Similar crashes of 737s raise questions and cause unease

  • Associated PressBoeing 737 MAX 8 planes are parked near Boeing Co.'s 737 assembly facility in Renton, Washington, on Nov. 14, 2018.

    Associated PressBoeing 737 MAX 8 planes are parked near Boeing Co.'s 737 assembly facility in Renton, Washington, on Nov. 14, 2018.

  • Investigators are looking for the cause of the crash Sunday of an Ethiopia Airlines Boeing 737 Max 8, the second disaster involving that model of aircraft in less than six months.

    Investigators are looking for the cause of the crash Sunday of an Ethiopia Airlines Boeing 737 Max 8, the second disaster involving that model of aircraft in less than six months. Bloomberg

 
 
Updated 3/11/2019 6:33 PM

Southwest and other airlines worked Monday to reassure jittery passengers wary of Boeing 737 Max jets after one of the aircraft crashed Sunday in Ethiopia.

"We remain confident in the safety and airworthiness of our entire fleet of more than 750 Boeing 737 aircraft, and we don't have any changes planned to 737 Max," Southwest spokesman Brian Parrish said.

 

"We have been in contact with Boeing and will continue to stay close to the investigation as it progresses."

The Air Ethiopia disaster killed 157 people aboard a Boeing 737 Max 8 Sunday shortly after takeoff. It drew comparisons to the Lion Air crash of the same model that plummeted into the Java Sea near Indonesia soon after departing Oct. 29.

With millions of travelers preparing to fly somewhere this month, passengers expressed unease about Boeing 737s on social media.

Cayman Airways, which operates flights out of O'Hare International Airport, suspended use of its new Boeing 737 Max 8 aircraft "until more information is received," President Fabian Whorms said.

"We stand by our commitment to putting the safety of our passengers and crew first by maintaining complete and undoubtable safe operations," Whorms said in a statement.

China and Indonesia have grounded all Boeing 737 MAX 8 jets, and Chicago-based Boeing's stock dropped Monday.

"This is a bona fide crisis for Boeing," DePaul University aviation expert Joseph Schwieterman said. "Finding a possible bug with such little data is going to require evaluating thousands of possible explanations. The company's engineering (team) is going to have to work overtime."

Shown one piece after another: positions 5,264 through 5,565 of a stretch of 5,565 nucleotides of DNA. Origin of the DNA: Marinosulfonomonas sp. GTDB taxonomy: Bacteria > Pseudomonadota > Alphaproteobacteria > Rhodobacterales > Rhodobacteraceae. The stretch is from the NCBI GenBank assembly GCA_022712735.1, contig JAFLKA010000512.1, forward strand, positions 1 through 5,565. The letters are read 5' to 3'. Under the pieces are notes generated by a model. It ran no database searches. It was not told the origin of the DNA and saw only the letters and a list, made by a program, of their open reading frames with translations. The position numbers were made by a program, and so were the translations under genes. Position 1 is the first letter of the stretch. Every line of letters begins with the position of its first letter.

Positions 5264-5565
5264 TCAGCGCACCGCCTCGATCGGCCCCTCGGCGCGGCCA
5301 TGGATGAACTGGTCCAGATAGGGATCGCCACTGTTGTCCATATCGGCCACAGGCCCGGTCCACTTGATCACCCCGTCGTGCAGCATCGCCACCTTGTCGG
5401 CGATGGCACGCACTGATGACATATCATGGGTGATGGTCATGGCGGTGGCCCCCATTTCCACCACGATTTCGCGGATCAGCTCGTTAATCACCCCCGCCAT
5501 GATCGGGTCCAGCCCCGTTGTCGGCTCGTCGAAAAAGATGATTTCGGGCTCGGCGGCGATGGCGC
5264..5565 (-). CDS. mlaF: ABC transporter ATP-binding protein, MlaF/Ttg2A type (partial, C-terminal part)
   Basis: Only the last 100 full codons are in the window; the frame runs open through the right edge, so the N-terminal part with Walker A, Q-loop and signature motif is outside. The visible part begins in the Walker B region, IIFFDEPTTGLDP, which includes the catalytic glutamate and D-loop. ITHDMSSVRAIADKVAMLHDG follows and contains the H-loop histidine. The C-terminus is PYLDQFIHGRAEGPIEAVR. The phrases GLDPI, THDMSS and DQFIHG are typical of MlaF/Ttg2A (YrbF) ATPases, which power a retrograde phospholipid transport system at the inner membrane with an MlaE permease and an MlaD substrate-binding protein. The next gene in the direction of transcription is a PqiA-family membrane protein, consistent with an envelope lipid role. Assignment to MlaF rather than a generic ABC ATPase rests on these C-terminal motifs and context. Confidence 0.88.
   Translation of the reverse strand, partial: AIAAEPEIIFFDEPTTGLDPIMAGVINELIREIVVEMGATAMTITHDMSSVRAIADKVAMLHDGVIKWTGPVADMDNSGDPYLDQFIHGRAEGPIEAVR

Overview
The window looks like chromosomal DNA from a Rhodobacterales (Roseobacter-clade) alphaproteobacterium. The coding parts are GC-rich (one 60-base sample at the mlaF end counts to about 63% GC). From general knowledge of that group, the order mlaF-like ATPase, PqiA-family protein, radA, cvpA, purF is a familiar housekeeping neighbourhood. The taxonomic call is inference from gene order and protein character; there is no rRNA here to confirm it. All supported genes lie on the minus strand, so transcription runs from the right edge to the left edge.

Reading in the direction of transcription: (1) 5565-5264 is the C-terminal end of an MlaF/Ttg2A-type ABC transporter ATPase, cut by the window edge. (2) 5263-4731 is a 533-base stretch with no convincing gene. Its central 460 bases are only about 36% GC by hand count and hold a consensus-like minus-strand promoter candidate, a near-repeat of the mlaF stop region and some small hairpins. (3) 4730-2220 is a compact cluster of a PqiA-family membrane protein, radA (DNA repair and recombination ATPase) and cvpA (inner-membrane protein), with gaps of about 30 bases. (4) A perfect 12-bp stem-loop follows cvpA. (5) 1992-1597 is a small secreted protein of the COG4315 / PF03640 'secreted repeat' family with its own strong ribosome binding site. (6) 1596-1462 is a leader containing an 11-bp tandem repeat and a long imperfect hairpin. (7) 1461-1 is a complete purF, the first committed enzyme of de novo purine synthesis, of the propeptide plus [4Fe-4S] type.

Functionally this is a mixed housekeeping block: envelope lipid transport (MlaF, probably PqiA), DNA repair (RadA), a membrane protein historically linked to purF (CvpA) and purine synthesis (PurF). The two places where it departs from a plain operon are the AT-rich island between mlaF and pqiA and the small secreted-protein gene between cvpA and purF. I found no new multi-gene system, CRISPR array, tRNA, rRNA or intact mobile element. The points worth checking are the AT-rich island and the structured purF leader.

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Southwest Airlines operates a fleet of 34 Boeing 737 Max 8 planes out of airports including Midway.

American Airlines owns 24 of the Max 8 models but does not use the planes at O'Hare.

"At this time there are no facts on the cause of the accident other than news reports," American Airlines spokeswoman Leslie Scott said, adding the carrier is monitoring the investigation.

"We have full confidence in the aircraft and our crew members, who are the best and most experienced in the industry."

United Airlines "currently has 14 Max 9 and no Max 8 or Max 10 aircraft in our fleet," United spokeswoman Rachel Rivas said.

"We have made clear that the Boeing 737 Max aircraft is safe and that our pilots are properly trained to fly the Max aircraft safely," Rivas said.

                                                                                                                                                                                                                       
 

Ethiopia has grounded all its Max 8 aircraft.

"The similarities of the two crashes give Boeing and its customers no choice but to take the situation very seriously," Schwieterman said. "The good news for Boeing is that the 737 airframe has been proven to be reliable and safe, making is highly unlikely that -- if there indeed is a problem with the new model -- it cannot be fixed," added Schwieterman, director of DePaul's Chaddick Institute of Metropolitan Development.

Despite the similarities to the Lion Air crash, "this investigation has just begun, and to date we have not been provided data to draw any conclusions or take any actions," Federal Aviation Administration officials said Monday.

The FAA and National Transportation Safety Board are assisting Ethiopian authorities with the crash probe.

"All data will be closely examined during this investigation, and the FAA will take appropriate action if the data indicates the need to do so," the FAA said in a statement.

Lewis University aviation professor and commercial pilot William Parrot noted that several major domestic airlines operate various versions of 737s and that "coupled with an exemplary safety record speaks to U.S. carriers' confidence in the design of the Boeing product and the widespread satisfaction with the manufacturer's industry support structure."

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